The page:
No wonder every single member of the audience I spoke to, immediately told me they much preferred a more traditional setting.
As for the vocal and orchestral offering of this distorted production: it hardly could have been better. The title role was sung very successfully by the newest male superstar, Germany’s attractive tenor, Jonas Kaufman. (We understand he has a “groupy” following that travels wherever he performs!)
Rene Pape was excellent as Mephistopheles. The German basso is known for his outstanding enunciation as well as the beauty of his magnificent voice. But the clarity of every consonant here worked against him. French does not lend itself to rolling "Rs."
Russia’s Marina Poplavskaya as the innocent Marguerite managed a stellar dramatic performance that virtually broke your heart when she is awaiting her death, trussed in prison garb and shorn of her earlier girlish tresses. Her rendition of the ever popular “King of Thule” in Act III was especially sensitive in its vocal beauty. Usually performed with the singer turning a medieval spinning wheel, here she pedaled away on an old-fashioned Singer Sewing Machine! The music triumphed…
Mezzo-soprano Wendy White, as Marguerite’s ineffective duenna-style companion, delivered her role with all the right comic-relief touches. (We heard that during the Dec.17 performance of Faust, she fell about 8’ through an unhinged platform, which brought down the curtain and required a substitute to finish the part. At this juncture Ms White is reported to be recovering well at St. Luke’s Hospital. We hope she can resume as Marthe very soon.)
The German baritone Russell Braun gave us a vocally strong Valentin and provided the right tension as he cursed his errant sister with his dying breath. The pants-part, Siebel, the student in love with Marguerite, was deliciously delivered by Canadian mezzo-soprano Michele Losier. She has an endearing, lovely voice.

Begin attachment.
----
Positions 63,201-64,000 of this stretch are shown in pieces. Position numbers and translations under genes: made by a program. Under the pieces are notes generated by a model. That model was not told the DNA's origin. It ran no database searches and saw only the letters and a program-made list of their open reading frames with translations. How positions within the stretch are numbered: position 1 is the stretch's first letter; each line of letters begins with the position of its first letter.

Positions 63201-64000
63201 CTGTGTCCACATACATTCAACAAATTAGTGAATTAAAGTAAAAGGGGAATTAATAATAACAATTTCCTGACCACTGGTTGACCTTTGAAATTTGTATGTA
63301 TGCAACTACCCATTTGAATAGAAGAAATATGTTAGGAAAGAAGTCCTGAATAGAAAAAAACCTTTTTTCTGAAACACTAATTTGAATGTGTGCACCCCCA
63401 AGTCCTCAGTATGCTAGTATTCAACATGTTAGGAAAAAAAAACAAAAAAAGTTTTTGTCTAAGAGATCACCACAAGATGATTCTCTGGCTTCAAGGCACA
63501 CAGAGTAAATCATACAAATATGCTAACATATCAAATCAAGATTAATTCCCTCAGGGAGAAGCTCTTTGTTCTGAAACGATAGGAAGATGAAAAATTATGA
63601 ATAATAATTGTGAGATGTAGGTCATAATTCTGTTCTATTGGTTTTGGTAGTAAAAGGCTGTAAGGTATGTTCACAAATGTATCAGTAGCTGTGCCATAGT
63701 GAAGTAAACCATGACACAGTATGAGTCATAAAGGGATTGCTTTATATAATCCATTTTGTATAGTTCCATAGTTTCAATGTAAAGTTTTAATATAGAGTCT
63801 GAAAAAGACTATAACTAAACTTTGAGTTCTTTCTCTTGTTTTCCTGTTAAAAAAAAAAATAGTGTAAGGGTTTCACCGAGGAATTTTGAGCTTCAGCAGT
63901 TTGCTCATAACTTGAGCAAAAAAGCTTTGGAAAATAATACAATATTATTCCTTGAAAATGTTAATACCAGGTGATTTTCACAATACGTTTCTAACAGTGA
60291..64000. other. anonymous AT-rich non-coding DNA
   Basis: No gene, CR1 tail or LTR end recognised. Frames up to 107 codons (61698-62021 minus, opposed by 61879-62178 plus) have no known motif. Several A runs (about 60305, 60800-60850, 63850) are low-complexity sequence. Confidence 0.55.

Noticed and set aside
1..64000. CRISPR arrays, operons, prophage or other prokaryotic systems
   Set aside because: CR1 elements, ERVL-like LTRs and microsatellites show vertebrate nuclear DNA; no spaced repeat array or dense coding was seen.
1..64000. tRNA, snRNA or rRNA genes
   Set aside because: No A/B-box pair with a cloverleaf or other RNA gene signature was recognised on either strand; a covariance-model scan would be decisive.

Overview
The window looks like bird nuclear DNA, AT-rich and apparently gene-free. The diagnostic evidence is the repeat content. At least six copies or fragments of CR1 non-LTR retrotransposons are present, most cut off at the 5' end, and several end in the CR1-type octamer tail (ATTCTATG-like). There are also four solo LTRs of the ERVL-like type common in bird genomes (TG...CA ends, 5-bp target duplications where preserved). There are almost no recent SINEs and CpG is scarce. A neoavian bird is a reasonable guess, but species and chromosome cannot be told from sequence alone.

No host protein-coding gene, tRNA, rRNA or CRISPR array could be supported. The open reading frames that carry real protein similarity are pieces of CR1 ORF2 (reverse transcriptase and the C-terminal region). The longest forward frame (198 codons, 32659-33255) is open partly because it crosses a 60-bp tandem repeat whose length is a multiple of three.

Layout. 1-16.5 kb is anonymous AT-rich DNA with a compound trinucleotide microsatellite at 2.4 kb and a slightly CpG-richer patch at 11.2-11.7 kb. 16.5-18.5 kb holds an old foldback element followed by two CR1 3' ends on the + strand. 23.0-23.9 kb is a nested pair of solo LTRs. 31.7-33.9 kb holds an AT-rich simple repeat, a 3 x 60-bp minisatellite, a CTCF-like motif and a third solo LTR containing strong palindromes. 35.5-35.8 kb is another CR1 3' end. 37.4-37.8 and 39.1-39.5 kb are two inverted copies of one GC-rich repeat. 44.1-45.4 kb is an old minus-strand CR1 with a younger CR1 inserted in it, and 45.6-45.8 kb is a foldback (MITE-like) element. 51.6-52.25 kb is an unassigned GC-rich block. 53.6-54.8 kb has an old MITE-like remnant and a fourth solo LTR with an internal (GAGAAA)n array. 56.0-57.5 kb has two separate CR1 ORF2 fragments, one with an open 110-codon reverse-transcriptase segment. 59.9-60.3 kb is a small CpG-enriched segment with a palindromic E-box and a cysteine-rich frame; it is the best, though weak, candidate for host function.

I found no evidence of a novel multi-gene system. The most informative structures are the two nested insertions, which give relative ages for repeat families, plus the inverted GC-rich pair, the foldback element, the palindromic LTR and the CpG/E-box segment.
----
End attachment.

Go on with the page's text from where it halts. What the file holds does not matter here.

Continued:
All this exemplary singing was accompanied by the mighty Met orchestra with its own heavenly voice. Conductor Yannick Nezet-Seguin, who comes from Canada, is to be congratulated for the tone he drew from everyone involved in this romantic musical pleasure.
The music won over the misfired conception.
Here are some opinions expressed by neighbors of yours:
Ursel Staal of Scarsdale likes "Faust" but said it took her quite a while to get used to the modern setting. “I liked the old version I saw at the Met. This didn’t hold together.” She continued that she welcomed the HD movie versions “now that it has become difficult for me to get into the city and I feel I have been priced out!”
Sidney Rush of Somers, a regular at the HDs whom I queried on the phone, actually did not attend. “I went on line and read the London review of the McAnuff production which sort of panned it. And The NY Times did not like the production either. So I stayed home.”
Vivian Brown of Larchmont thought “it was interesting, but confusing, since the libretto often did not fit the modern action.” A relative newcomer to opera she said her “husband is thrilled that she likes the HDs and is more than willing to attend with him.”
Matthew Lanna of Ossining thought the singing superb. “The three leads are at the top of their profession. The conductor is excellent, but I did not like the changes in the context of the opera. I would not want to see this production again soon.”
Eva Agonston of Scarsdale preferred the traditional version. “It was more dramatic and the Faustian bargain made more sense. I found the Devil in all white hard to take.” Both she and her husband, Peter, thought the opera was too long. (I consider that the acid test of whether or not any performance succeeds!)
What do you think? Tell us in the comments